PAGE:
The Homilies against the Judaizers

Chrysostom wrote of the Jews and of Judaizers in eight homilies Adversus Judaeos (against the Judaizers) [1].

The second discourse is only about a third of the length of the others. Researchers long suspected that the single manuscript in which it was preserved was incomplete. In 1999 Wendy Pradels discovered on the island of Lesbos a manuscript with the complete text.

The following quotes are translations found by Paul Halsall online at anti-Jewish sites, presumably from the original Greek; other researchers give slightly different translations. The accuracy of the citations is therefore uncertain.

At the time he delivered these sermons, Chrysostom was a tonsured reader, and had not yet been ordained a priest or bishop.

  • "The festivals of the pitiful and miserable Jews are soon to march upon us one after the other and in quick succession: the feast of Trumpets, the feast of Tabernacles, the fasts. There are many in our ranks who say they think as we do. Yet some of these are going to watch the festivals and others will join the Jews in keeping their feasts and observing their fasts. I wish to drive this perverse custom from the Church right now." (Homily I, I, 5)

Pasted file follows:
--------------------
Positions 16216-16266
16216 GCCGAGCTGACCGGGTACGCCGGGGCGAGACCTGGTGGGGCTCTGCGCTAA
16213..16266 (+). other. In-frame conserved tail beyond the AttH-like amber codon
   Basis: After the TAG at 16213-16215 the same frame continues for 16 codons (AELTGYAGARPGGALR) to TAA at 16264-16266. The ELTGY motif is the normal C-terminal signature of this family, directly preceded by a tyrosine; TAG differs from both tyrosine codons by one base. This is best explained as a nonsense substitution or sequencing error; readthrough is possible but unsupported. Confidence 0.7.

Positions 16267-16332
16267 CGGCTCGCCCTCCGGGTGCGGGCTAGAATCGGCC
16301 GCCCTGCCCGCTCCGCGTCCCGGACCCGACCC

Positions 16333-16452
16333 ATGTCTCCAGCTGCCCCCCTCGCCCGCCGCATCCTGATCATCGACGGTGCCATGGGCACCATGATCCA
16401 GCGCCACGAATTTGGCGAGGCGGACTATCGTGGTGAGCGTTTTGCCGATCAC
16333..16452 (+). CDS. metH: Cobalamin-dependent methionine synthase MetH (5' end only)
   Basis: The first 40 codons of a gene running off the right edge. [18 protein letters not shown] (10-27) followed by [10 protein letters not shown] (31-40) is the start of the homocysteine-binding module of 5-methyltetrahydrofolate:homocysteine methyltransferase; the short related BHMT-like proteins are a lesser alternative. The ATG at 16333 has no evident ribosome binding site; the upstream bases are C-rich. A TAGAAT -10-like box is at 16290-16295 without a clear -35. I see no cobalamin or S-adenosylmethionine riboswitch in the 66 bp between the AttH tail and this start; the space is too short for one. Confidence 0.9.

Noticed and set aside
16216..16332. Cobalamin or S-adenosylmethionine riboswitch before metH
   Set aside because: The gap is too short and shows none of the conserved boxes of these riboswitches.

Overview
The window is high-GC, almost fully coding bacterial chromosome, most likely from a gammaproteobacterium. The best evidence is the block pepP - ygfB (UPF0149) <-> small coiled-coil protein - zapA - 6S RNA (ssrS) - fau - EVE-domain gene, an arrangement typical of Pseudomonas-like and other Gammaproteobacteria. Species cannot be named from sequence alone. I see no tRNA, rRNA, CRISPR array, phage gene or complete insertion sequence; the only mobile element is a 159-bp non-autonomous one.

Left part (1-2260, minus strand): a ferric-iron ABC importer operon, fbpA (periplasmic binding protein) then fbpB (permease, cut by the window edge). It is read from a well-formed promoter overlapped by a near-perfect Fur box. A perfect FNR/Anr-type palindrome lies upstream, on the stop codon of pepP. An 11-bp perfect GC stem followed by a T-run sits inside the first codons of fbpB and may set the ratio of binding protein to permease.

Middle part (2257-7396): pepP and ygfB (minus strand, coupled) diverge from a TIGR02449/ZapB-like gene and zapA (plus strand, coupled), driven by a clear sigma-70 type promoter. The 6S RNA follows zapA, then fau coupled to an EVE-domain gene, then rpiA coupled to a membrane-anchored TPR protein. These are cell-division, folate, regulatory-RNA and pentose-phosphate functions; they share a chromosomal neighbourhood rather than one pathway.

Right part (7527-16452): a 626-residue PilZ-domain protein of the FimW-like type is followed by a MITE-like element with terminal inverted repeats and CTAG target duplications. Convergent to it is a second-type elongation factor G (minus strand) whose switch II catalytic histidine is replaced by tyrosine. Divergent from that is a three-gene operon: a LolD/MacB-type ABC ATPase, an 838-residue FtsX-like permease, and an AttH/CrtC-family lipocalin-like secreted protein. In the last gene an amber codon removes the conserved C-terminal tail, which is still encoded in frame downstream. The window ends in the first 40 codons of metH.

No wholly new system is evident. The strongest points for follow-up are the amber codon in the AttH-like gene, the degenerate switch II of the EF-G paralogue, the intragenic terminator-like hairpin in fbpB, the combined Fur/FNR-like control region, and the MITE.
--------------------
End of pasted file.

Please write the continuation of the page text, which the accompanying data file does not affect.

• "Shall I tell you of their plundering, their covetousness, their abandonment of the poor, their thefts, their cheating in trade? the whole day long will not be enough to give you an account of these things. But do their festivals have something solemn and great about them? They have shown that these, too, are impure." (Homily I, VII, 1)
  • "But before I draw up my battle line against the Jews, I will be glad to talk to those who are members of our own body, those who seem to belong to our ranks although they observe the Jewish rites and make every effort to defend them. Because they do this, as I see it, they deserve a stronger condemnation than any Jew." (Homily IV, II, 4)
  • "Are you Jews still disputing the question? Do you not see that you are condemned by the testimony of what Christ and the prophets predicted and which the facts have proved? But why should this surprise me? That is the kind of people you are. From the beginning you have been shameless and obstinate, ready to fight at all times against obvious facts." (Homily V, XII, 1)